(Submitted November 24, 1997)
I am a freshman at the University of Arizona. I am writing a paper on solar
flares for astronomy and was wondering if there in any chance that a solar
flare could be large enough to wipe out all communication and bring mass
destruction to our planet. Thanks.
Dear freshman at the U. of Arizona
You can sleep soundly tonight--all we know about solar flares
suggests they can never pose a life hazard at the Earth's surface*. And as
far as I know, no one ever suggested that one of them caused the demise of
dinosaurs. Asteroid impacts, giant volcanoes--yes; flares--no.
Very few flares produce charged particles, and the energies involved
are generally too low to penetrate the entire atmosphere, which is
equivalent to about 10 feet of concrete. In such a thick layer, both
ions and electrons dissipate their energy among a growing number of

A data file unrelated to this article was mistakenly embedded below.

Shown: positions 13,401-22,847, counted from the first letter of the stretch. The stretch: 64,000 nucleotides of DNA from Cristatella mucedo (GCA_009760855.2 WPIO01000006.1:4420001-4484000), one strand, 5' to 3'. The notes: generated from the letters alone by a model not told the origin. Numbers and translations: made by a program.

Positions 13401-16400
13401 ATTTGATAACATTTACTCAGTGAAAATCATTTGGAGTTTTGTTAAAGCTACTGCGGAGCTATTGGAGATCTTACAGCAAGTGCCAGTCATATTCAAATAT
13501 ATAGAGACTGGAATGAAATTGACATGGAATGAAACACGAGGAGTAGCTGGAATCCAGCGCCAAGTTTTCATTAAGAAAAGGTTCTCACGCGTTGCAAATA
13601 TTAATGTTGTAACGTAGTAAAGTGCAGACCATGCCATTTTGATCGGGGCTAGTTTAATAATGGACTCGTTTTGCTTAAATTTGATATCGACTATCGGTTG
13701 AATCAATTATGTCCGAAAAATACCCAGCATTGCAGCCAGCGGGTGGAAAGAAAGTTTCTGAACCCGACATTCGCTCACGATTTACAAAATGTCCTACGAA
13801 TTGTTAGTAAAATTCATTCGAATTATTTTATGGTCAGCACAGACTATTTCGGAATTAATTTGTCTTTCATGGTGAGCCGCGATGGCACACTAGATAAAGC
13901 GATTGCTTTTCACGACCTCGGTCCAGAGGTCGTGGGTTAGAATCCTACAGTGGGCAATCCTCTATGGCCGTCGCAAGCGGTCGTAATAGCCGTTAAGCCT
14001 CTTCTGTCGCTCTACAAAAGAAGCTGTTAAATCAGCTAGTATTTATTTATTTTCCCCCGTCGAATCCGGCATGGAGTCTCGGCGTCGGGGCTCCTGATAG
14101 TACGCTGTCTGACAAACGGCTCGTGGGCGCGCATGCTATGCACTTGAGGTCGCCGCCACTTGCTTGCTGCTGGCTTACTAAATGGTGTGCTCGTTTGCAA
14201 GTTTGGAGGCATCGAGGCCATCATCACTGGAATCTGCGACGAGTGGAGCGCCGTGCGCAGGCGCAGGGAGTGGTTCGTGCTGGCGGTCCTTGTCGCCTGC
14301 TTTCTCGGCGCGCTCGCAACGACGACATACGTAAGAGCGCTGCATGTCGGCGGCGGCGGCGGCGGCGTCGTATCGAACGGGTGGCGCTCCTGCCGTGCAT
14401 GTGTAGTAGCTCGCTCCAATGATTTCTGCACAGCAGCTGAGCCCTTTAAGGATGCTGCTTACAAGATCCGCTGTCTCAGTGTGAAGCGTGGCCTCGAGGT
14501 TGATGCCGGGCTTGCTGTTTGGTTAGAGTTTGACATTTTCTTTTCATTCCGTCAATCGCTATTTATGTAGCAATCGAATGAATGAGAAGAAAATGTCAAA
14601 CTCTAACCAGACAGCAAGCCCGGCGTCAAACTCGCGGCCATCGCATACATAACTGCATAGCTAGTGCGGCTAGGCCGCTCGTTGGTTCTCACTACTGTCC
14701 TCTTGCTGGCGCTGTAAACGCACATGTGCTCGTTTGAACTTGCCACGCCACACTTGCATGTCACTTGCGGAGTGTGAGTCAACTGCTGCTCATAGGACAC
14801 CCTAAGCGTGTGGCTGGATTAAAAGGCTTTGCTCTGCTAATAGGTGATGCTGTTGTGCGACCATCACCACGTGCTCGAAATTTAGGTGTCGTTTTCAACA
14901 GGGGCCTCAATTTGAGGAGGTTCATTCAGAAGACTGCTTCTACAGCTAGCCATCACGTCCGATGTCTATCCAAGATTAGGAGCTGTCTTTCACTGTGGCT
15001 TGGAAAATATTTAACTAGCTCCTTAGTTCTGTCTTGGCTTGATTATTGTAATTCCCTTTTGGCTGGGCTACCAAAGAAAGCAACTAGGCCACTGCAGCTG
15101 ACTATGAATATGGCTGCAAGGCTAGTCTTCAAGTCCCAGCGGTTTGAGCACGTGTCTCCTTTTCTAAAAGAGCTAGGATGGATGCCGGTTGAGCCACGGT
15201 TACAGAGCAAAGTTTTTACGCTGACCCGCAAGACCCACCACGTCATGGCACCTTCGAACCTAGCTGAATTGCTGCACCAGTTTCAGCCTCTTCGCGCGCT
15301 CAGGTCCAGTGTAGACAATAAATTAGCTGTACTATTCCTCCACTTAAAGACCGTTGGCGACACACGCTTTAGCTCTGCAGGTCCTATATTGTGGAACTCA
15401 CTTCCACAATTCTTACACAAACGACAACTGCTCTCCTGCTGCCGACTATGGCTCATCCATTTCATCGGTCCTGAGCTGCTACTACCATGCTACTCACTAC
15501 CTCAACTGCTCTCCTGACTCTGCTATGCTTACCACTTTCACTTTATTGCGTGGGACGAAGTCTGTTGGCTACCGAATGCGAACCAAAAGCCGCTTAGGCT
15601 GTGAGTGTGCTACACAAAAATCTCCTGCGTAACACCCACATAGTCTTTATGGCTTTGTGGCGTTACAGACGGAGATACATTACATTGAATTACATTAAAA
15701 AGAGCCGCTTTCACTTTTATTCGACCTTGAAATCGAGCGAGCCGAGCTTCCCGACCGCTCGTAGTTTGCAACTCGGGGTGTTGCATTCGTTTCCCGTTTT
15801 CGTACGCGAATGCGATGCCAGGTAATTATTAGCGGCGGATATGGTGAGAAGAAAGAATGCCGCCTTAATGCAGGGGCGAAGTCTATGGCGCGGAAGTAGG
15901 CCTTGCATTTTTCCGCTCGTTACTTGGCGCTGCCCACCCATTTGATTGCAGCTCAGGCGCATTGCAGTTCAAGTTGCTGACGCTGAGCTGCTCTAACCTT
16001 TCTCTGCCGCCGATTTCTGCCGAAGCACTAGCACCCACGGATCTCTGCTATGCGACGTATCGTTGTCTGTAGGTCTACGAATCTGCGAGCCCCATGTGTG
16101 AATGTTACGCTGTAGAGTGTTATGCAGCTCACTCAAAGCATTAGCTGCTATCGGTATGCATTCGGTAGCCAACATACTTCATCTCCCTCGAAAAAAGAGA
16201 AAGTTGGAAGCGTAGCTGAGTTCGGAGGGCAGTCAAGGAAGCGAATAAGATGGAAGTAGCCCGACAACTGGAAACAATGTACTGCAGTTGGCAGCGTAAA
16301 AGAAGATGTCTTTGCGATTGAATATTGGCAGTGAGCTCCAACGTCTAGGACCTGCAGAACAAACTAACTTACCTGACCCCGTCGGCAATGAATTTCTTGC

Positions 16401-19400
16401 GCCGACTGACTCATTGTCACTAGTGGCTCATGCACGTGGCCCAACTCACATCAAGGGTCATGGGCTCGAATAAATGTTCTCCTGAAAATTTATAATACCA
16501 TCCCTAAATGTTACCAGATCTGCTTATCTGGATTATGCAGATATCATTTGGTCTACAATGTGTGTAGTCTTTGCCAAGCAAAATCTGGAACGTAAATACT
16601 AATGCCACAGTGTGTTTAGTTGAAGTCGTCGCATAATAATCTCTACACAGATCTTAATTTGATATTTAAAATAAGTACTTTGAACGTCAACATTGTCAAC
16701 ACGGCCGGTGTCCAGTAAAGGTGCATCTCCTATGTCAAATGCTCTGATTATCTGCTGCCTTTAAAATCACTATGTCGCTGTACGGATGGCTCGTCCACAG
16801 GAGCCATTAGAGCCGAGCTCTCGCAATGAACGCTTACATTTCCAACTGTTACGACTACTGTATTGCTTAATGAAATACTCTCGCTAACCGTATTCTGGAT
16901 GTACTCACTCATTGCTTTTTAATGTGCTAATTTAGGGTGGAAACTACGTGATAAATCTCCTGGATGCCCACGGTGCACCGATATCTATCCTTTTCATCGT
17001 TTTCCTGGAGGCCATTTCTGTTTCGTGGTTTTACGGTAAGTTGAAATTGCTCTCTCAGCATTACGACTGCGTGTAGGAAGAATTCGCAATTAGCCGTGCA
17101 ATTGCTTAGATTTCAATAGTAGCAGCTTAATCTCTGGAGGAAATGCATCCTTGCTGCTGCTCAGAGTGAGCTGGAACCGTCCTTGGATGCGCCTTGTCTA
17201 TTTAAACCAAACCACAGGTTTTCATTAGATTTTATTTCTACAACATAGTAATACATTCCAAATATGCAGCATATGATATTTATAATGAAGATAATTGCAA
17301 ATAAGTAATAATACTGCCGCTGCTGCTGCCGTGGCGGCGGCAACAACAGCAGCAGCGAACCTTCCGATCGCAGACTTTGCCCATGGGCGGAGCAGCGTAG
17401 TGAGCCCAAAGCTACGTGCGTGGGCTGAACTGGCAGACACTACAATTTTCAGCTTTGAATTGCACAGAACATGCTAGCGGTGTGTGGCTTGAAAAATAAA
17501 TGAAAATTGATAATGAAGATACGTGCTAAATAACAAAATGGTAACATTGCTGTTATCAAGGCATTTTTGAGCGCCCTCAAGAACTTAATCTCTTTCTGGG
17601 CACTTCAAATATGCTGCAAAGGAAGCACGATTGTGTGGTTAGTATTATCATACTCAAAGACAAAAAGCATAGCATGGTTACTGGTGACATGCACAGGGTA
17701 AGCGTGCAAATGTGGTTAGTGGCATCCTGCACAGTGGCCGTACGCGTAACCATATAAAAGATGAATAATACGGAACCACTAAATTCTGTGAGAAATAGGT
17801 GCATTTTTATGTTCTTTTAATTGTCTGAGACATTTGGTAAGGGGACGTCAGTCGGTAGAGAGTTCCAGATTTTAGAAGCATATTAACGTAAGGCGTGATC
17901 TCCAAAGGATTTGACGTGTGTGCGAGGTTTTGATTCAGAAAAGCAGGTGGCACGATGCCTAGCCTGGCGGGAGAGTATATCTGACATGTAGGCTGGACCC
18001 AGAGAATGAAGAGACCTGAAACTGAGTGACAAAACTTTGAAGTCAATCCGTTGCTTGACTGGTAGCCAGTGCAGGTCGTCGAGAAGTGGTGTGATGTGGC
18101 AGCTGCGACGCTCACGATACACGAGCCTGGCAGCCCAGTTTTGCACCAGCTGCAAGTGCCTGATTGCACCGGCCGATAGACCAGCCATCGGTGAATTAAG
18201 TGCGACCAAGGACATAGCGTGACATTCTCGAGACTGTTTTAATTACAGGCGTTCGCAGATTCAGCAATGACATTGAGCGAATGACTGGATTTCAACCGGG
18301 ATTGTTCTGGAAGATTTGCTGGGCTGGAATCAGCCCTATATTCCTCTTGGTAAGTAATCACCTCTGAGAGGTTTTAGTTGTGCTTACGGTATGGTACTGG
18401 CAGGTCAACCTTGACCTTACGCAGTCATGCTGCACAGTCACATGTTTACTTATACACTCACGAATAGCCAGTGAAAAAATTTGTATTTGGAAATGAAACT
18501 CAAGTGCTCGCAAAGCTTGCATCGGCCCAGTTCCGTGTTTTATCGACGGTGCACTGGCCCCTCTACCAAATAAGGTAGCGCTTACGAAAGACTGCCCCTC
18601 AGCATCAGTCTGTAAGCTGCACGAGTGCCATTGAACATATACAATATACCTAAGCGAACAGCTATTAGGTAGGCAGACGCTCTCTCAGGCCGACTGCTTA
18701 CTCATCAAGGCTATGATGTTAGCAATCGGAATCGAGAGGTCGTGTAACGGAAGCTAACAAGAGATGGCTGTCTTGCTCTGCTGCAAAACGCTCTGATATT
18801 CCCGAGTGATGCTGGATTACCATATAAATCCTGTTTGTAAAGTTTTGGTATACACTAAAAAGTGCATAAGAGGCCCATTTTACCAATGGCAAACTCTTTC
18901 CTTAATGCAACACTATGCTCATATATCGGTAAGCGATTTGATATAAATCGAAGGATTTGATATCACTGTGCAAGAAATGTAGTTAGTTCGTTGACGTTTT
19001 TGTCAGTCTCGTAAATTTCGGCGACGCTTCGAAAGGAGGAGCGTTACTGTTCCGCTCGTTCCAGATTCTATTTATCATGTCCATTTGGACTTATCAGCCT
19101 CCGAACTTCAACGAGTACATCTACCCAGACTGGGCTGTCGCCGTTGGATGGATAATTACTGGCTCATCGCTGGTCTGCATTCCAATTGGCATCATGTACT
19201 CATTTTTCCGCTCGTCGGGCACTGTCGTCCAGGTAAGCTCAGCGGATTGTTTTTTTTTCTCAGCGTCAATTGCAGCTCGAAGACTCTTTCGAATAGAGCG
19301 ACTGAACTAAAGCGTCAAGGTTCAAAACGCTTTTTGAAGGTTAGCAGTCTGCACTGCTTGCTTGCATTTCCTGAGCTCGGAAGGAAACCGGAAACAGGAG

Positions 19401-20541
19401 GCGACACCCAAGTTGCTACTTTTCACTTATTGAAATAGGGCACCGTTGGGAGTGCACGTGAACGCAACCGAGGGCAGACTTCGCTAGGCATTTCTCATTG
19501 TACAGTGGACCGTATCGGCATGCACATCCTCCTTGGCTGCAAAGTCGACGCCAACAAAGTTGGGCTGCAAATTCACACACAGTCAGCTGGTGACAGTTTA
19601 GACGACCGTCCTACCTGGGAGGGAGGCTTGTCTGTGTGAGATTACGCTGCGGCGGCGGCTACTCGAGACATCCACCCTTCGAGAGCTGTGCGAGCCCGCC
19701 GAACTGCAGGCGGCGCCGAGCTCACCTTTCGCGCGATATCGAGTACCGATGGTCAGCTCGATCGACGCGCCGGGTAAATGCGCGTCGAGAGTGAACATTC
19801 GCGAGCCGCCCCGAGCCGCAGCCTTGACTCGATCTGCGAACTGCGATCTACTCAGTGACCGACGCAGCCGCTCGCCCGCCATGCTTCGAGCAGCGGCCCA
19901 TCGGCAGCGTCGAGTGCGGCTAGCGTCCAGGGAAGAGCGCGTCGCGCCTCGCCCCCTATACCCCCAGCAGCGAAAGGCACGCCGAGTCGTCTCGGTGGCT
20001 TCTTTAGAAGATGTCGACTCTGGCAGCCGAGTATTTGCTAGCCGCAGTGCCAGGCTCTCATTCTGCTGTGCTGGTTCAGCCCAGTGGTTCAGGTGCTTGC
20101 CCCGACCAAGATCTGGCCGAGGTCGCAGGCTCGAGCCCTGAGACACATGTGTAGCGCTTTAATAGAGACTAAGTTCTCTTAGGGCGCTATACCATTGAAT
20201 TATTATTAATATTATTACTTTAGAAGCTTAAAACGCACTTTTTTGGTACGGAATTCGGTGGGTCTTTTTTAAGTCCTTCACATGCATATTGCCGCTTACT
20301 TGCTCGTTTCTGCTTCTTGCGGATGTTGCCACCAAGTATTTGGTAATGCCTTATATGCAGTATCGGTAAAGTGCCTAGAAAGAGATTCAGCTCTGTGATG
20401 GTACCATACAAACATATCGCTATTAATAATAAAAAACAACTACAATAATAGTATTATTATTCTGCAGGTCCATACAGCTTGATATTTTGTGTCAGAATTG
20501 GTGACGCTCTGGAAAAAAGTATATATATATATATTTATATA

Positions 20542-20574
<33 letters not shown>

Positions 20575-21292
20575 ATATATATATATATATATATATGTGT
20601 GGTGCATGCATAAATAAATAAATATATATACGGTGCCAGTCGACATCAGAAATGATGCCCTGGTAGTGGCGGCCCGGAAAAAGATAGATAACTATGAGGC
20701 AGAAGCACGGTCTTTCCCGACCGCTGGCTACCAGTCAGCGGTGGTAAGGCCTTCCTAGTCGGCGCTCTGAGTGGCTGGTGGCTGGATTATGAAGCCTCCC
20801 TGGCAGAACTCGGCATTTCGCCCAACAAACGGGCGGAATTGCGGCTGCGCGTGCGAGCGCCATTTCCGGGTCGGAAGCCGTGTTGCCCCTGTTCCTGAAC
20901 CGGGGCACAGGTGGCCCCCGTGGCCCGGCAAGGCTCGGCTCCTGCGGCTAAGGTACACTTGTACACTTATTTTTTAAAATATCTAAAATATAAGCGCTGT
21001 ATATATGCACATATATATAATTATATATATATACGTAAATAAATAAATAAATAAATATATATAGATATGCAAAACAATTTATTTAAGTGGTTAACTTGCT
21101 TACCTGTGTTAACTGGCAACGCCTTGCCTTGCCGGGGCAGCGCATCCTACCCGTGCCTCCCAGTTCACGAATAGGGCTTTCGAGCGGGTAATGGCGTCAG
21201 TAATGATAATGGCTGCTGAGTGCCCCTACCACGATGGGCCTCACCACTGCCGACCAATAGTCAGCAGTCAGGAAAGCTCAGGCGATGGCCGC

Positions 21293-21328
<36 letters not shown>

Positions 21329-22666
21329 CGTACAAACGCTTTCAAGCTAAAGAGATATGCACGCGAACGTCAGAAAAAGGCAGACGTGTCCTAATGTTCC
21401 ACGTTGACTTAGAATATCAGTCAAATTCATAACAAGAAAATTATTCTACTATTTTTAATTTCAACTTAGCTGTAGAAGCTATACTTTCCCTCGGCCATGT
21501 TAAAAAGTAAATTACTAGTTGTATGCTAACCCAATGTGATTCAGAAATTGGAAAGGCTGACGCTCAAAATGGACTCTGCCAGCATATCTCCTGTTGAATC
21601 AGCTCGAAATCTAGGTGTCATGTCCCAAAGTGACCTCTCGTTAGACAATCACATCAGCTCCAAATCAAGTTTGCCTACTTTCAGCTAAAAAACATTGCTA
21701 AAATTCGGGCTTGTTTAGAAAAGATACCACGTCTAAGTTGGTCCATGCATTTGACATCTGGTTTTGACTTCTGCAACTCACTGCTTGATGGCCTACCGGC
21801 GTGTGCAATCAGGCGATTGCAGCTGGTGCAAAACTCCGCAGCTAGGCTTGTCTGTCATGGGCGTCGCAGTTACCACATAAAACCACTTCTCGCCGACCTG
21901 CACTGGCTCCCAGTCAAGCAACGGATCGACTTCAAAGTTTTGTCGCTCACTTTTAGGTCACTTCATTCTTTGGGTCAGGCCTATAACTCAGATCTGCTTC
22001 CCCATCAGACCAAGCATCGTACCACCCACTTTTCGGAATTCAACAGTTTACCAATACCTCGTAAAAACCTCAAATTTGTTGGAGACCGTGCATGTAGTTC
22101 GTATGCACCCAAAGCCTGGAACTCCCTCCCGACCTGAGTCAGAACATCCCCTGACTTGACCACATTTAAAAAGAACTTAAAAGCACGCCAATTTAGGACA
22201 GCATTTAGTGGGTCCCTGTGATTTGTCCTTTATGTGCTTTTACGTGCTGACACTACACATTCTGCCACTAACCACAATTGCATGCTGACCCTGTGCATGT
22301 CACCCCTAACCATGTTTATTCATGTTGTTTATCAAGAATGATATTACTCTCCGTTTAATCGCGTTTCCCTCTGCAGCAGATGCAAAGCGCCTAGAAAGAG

secondary fragments, whose number grows but the energy of each one drops,
until it is so low that other processes stop them.
The Earth's magnetic field also helps deflect particles, especially near
the equator. I don't remember numbers, but I would guess that in the last
40 years, the most flare particles did was double for a few hours the
cosmic ray intensity to which all life is exposed continually, day in and
For your project on flares, you may want to look up on the web:
and other files reachable from those.
Dr. David P. Stern
for 'Ask an Astrophysicist'
However, you may be interested that in August 72 (between the missions of
Apollo 16 and 17) there was a solar flare intense enough to have delivered
a fatal radiation dose to any crew caught in an Apollo capsule in
Dr. Paul Butterworth
Addendum (Dec 29, 2009): Although the above answer remains appropriate
to the original question, which appears to envision a Hollywood disater movie
like scenario, solar flares can disrupt satellite based communications and
cause some damages on the ground. For more, see:
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